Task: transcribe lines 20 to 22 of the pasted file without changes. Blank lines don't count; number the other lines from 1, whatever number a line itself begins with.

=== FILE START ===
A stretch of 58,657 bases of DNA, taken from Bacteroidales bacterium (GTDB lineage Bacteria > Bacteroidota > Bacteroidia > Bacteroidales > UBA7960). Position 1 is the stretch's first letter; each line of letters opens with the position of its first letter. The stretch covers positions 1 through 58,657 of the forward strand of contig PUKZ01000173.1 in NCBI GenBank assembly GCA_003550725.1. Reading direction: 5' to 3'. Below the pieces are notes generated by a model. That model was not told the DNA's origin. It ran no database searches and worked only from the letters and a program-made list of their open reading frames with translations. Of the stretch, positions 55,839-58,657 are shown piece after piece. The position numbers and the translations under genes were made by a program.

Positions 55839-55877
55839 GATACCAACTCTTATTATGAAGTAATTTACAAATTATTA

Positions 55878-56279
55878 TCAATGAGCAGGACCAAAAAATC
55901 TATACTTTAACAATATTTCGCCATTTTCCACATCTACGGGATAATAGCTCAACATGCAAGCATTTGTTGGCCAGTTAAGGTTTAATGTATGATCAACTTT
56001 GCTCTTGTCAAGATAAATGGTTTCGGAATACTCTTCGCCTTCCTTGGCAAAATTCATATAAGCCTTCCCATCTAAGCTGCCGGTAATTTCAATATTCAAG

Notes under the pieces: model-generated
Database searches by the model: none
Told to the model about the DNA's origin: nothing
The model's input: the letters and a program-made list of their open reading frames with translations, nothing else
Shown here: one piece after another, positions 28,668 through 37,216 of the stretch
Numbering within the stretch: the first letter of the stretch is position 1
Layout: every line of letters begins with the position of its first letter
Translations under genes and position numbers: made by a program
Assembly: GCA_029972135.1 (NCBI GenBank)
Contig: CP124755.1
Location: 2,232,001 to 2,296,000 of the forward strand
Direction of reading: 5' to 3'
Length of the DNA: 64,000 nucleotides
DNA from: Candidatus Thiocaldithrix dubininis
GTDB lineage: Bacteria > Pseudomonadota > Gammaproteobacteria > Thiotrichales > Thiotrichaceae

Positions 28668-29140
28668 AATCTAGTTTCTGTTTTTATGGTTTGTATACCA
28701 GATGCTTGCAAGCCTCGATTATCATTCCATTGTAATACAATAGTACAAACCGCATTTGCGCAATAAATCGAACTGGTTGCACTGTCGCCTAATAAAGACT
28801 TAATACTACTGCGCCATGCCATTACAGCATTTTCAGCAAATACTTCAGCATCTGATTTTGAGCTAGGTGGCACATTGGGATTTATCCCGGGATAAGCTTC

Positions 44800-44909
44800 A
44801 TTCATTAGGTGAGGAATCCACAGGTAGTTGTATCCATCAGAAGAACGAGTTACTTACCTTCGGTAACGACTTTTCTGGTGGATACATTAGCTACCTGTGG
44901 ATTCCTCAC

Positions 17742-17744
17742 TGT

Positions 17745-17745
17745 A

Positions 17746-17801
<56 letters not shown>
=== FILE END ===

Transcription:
Length of the DNA: 64,000 nucleotides
DNA from: Candidatus Thiocaldithrix dubininis
GTDB lineage: Bacteria > Pseudomonadota > Gammaproteobacteria > Thiotrichales > Thiotrichaceae